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Back in Africa, Part 2 –


“Getting there and Getting Settled”

The Ride

As anticipated, it was a mad rush on my Tuesday departure day. The bus to was scheduled to leave at 3:35 pm and I had just finished editing the 249 page resource guide and 37 page homework booklets by about 1:35 pm after staying up until 2 am. I made the (big) mistake of entering two tennis tournaments the week and weekend before which led to me spending 8 hours on court on Saturday, waiting around all Sunday afternoon to play, and then playing a rescheduled match on Monday night. While the documentation still needs more work, I was able to edit it down from 249 pages to 181 pages. After completing the edits, a great friend of mine drove me to Kinko’s to get a few copies made and bound, then it was off for a quick lunch, and then to the bus stop where we waiting in the rain for ½ hour. Sleep deprived and stressed, I was not looking forward to the 4 hour bus ride. From Seattle, I took a 9 hour flight to London and then after a 4 hour layover, I boarded a 9 hour flight to Nairobi. I arrived at 6 am local time and was grateful that the visa procedures were quite painless. What was not painless, however, was the 1.5 hour taxi ride that roughly covered about 1.5 miles to the hotel. The taxi ride was at times jolting and then boring, as cars jostled within inches of each other, alternatively stopping for long stretches and then speeding up to 50 mph. With seemingly no method to the madness, we bumped into another car (or it bumped into us) which led to my driver getting out of the car to engage in a shouting match with the other driver on a busy road. Undeterred, I remained calm as I accepted that this conflict needed to be played out.


The Accomodations

At the hotel, I checked in for a 26 day (!) stay in a “standard” room which can be described as “basic”. Having stayed in highly questionable places in Africa, complete with bucket baths with dirty well water and limited electricity, I was somewhat disappointed in myself that I was feeling anxious about the room. Then again, I reminded myself that I’m not 21 anymore and I want to stay in a nice room. The universe must have been listening because the next day the management called to upgrade me to a superior room so I’m happy. One interesting feature of the hotel is that there are security guards on each floor by the stairs so going from my new room on the 5th floor to the lobby I have to pass through a gauntlet of guards – one set for the day shift and one set for the night shift. It was unnerving at first, especially since they wear dark blue uniforms and tend to stand in the dimly lit stairwells, but they have been incredibly friendly. So, if I choose to take the stairs, I do four rounds of greetings each way. I happened to ask the security guard on my floor to teach me some more Swahili words but now he has started a routine of quizzing me each morning. Of course I’m only starting to get the hang of it so I always just tell him that I “left my Swahili sheet in my room” to avoid the embarrassment. 😉 .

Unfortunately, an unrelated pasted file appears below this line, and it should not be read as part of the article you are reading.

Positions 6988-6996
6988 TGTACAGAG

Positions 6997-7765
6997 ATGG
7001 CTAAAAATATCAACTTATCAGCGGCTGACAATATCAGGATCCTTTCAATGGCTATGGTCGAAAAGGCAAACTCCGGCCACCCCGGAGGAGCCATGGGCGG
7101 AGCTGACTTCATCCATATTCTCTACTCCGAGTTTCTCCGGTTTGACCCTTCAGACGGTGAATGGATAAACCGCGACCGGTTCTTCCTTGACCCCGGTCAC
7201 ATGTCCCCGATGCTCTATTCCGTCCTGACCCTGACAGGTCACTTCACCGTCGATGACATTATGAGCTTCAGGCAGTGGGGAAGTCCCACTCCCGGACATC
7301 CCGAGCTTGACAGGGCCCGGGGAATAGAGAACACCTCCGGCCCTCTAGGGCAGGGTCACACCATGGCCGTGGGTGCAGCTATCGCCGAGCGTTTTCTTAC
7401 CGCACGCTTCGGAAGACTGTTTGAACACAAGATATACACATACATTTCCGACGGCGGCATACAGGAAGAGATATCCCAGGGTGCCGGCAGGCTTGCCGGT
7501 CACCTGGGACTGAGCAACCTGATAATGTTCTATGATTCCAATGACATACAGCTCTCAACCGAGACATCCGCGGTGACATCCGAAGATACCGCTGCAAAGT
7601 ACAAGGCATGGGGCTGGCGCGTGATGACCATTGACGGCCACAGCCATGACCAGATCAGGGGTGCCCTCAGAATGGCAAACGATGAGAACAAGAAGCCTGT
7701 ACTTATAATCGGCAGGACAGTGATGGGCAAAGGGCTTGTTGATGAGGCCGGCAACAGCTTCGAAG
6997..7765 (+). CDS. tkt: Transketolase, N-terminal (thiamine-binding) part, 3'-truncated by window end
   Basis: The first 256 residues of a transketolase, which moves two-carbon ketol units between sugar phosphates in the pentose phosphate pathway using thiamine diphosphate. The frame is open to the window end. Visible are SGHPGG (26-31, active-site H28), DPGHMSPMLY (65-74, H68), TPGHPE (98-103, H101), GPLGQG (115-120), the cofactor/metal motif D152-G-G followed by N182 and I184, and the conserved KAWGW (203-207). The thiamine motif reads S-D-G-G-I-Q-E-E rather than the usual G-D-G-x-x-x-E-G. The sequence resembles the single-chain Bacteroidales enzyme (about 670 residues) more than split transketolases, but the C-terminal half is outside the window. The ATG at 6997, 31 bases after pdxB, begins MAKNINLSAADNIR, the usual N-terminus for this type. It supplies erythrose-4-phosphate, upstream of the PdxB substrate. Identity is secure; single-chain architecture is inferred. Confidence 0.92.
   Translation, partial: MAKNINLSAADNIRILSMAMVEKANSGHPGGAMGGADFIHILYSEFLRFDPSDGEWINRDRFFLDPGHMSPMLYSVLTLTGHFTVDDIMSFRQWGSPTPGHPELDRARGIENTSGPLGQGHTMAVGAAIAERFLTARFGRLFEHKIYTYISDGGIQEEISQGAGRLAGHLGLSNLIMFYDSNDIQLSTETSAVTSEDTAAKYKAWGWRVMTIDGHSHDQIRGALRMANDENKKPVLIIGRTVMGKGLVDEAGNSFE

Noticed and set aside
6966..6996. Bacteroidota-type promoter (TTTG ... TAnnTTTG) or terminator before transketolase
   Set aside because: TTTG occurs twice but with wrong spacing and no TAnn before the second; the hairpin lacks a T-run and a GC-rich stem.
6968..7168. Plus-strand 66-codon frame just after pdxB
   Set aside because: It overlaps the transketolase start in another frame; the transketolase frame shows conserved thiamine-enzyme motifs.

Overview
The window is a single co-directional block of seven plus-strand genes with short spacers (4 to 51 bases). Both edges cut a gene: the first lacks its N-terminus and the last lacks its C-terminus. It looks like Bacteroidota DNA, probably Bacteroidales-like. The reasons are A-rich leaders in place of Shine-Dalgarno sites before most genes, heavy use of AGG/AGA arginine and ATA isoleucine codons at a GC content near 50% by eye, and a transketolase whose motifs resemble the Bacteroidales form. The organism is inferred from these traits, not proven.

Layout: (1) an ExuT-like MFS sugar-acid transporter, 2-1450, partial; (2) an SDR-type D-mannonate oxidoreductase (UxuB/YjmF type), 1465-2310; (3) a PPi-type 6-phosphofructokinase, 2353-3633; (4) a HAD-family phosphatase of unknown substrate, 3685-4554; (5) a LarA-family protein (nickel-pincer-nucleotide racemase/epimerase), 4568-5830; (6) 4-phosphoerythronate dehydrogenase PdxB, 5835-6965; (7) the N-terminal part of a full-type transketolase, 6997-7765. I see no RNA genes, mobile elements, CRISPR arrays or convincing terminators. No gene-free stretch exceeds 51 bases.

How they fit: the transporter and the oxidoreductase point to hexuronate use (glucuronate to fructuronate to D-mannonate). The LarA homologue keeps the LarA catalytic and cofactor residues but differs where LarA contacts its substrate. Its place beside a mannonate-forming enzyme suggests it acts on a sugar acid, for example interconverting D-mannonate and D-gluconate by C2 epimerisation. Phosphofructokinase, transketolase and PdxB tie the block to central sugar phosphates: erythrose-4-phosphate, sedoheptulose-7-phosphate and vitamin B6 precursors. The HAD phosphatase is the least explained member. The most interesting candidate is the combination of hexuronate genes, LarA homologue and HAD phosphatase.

The Down-time

One habit I must break is watching way too much of the limited number of television channels. Even though I do not have cable at home, I have been watching the E! Network and its endless string of reality and entertainment programs. I probably know more about the cast of Full House than anyone should. Aside from E!, there’s always the standard standbys of CNN and BBC but these channels get too depressing to watch. I finally unplugged the television to focus on reading, school work, and of course, prepping for the start of the SE 101 program. With this being the winter, there is not much to do outside as it so far has been a constant light rain; however, I have taken a few walks already around Nairobi. Aside from having to dodge cars as I try to cross the streets, and having to breathe in black soot from passing trucks, I have enjoyed the city’s eclectic mix of towering buildings, classic architecture, and basic buildings. I’m feeling like this is the calm before the storm as I know there’ll be lots to do in terms of logistics and coordination over the weekend. I’ll let you know how the final preparations go.


The Language 

For now, I’ll leave you with a few Swahili phrases and words that I’m trying to learn:

Good morning – Habari ya asubuhi.

Thank you – Asanta sana  

Good bye – Kwaheri

Good evening – Habari ya jioni

 Hi – Jambo

Very good – Mzuri sana

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1 Comment

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  1. Former Member
    If you have access to a web cam or if you’ve a small digi cam that does video you are more than welcome to use the SDN or BPX TV channels to share as well.

    I find myself waiting for your next post 🙂


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